ForeWord Reviews

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Christmasville

Clarion Review (4 Stars)

In Christmasville tomatoes have only recently come into existence the changing colors of autumn are unheard of and the only person who notices or cares is fourteen-year old protagonist Mary Jane Higgins. Mary Jane begins the book by examining a map studying the placement of buildings which for her change location every two months. Those two months December and January constitute a year in Christmasville and on January 31st all is forgotten the clock wound back and Christmas begins again with the protagonist fourteen years old as she has been for as long as she can remember. Mary Jane scrambles to figure out why enlisting her best friend and two local eccentrics to help.

Michael Dutton a graduate of Richard Stockton College and a participant in Penn State’s graduate Comparative Literature program is the founder of Linden Park Publishers Ltd. Christmasville Dutton’s premiere novel sets Mary Jane on a series of journeys to discover the truth about her town a truth that is only dimly revealed by the novel’s end. Between the journeys Dutton creates little bits of mythos cleverly explaining how tomatoes are named or roses. Readers get a heavy dose of Christmas traditions and small town socializing with all of the expectedly unique citizens. The novel bloats a bit with unnecessary scenes a tendency that sucks some of the suspense from the story. Dutton is also guilty of preaching to readers about acceptance and goodness which for a young adult audience may not be a bad thing.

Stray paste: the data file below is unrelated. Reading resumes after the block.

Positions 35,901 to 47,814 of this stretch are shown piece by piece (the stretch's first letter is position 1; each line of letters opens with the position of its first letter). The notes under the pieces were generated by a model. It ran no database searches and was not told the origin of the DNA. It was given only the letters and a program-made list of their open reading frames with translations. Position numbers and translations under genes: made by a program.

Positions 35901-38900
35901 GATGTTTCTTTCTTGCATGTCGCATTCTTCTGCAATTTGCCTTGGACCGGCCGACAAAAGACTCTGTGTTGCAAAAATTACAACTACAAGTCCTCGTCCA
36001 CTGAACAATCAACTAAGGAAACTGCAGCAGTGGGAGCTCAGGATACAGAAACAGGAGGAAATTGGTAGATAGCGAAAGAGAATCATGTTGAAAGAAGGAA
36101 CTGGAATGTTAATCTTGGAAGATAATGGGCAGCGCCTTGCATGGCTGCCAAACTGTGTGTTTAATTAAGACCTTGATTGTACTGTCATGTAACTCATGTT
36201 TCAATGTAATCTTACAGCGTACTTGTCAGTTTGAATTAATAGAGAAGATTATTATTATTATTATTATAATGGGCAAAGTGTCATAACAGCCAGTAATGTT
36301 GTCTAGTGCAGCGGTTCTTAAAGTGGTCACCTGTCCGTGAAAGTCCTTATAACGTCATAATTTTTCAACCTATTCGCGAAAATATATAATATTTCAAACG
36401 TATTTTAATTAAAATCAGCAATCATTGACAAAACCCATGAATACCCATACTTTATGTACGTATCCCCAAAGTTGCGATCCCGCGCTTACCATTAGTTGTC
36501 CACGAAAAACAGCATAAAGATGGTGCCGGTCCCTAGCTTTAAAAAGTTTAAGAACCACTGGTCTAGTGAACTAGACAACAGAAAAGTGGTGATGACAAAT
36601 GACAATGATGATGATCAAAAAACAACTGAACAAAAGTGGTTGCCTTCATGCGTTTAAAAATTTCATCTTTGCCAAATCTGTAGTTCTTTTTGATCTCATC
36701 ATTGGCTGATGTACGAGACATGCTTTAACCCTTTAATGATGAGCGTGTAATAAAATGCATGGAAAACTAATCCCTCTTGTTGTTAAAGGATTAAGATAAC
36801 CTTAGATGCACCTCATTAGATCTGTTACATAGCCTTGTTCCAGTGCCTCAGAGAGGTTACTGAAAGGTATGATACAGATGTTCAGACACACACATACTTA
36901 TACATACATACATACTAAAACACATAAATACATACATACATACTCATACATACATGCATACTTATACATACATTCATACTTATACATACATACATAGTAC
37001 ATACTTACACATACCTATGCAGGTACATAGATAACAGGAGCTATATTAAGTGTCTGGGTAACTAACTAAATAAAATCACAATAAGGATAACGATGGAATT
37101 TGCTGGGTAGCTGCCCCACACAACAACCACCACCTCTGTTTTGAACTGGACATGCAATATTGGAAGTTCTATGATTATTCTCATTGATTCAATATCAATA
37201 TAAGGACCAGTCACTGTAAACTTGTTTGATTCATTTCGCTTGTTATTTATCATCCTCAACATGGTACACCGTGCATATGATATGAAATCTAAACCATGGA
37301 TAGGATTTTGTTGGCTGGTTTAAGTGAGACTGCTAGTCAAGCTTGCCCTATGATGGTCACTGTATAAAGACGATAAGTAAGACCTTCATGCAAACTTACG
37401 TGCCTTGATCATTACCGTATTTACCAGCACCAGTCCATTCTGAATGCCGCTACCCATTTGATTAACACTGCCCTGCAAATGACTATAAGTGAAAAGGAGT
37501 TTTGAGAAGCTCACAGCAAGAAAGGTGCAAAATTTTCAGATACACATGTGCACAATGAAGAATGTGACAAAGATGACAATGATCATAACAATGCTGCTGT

In fact the book seems to speak to that demographic. Young adults will enjoy the mystery of Christmasville and the spunk and smarts of Mary Jane. The details of school sledding and loose-lipped best friends will appeal to those readers much like the sassy characters of Meg Cabot’s supernatural novels. The language of the book is appropriate as well though Mary Jane and her author occasionally find themselves carried away with the joy of simile. Still curiosity keeps the book moving as readers strive to understand the mysterious donkey the fortuneteller’s predictions and the reason no one in Christmasville has ever heard of New York City or John F. Kennedy. The choice of time setting seems a trifle odd as the story takes place in the 1960′s to no explicable end. That in itself may give young adult readers some pause but not much. The details of time are seldom used and Christmas traditions offer the benefit of having changed little over the decades.

Younger audiences may fall in love with Mary Jane and eagerly await the companion novel Finding Christmasville which will perhaps further unwind the mysteries of the town. Until then in this age of Harry Potter and Chris Von Allsburg the magical realism of the novel should prove very appealing to readers both young and old.